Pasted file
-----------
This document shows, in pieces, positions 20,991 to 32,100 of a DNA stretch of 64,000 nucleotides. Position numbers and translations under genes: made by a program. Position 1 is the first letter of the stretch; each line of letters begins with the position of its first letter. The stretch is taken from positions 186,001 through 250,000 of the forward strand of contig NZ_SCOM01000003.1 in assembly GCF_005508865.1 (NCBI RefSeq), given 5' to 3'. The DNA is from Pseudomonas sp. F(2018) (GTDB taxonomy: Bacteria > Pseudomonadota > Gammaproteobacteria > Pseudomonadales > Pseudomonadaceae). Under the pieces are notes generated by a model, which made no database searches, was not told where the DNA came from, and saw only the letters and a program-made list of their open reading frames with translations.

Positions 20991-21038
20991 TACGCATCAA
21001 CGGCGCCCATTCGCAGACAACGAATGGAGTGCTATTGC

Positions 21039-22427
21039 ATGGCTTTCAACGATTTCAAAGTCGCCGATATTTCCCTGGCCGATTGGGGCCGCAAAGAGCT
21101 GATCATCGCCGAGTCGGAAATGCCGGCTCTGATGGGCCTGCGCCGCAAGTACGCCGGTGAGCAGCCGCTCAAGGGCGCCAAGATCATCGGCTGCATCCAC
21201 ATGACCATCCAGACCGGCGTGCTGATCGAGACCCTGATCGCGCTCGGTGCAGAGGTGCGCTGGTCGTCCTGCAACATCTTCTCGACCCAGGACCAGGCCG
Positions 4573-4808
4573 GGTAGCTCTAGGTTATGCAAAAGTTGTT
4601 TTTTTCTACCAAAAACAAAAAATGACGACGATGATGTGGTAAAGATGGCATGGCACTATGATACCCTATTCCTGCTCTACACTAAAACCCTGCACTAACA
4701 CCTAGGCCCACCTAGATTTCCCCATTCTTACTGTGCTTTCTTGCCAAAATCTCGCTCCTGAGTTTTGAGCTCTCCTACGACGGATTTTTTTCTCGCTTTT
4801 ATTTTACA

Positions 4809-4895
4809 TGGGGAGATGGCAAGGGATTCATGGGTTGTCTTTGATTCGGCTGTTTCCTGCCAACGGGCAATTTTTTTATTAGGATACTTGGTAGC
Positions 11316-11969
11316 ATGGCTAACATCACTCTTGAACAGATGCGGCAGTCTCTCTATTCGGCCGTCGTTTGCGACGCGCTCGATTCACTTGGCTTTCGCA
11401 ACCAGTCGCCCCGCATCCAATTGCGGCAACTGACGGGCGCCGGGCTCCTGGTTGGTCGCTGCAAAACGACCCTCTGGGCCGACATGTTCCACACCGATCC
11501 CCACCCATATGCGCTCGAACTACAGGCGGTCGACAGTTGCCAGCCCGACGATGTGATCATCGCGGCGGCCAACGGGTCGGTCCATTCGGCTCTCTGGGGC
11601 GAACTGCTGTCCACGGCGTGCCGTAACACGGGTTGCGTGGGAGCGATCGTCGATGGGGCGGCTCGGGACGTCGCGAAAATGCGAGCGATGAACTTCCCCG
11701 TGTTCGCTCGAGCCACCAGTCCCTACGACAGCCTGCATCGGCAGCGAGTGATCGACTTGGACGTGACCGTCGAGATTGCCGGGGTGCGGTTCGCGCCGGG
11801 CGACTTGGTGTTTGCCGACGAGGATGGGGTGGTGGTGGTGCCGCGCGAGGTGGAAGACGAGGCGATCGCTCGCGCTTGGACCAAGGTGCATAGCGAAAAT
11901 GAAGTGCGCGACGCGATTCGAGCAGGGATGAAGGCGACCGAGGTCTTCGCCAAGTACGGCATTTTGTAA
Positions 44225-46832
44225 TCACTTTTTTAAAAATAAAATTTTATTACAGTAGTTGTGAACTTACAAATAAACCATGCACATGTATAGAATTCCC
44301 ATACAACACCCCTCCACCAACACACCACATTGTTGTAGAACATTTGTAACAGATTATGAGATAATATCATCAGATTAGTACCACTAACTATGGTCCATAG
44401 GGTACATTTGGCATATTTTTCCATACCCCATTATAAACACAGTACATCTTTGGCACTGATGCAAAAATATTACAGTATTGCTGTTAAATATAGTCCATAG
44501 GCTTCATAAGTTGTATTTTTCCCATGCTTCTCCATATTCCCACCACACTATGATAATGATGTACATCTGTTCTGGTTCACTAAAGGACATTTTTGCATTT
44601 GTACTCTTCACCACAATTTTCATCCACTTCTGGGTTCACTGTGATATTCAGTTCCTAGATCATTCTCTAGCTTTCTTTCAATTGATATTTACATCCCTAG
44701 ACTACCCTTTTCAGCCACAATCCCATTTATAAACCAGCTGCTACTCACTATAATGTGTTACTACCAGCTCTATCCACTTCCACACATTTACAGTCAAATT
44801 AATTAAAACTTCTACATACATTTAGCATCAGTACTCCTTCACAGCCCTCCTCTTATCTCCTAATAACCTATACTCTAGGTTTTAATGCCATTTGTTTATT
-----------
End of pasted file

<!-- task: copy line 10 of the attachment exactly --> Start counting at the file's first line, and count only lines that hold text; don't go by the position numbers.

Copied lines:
4573 GGTAGCTCTAGGTTATGCAAAAGTTGTT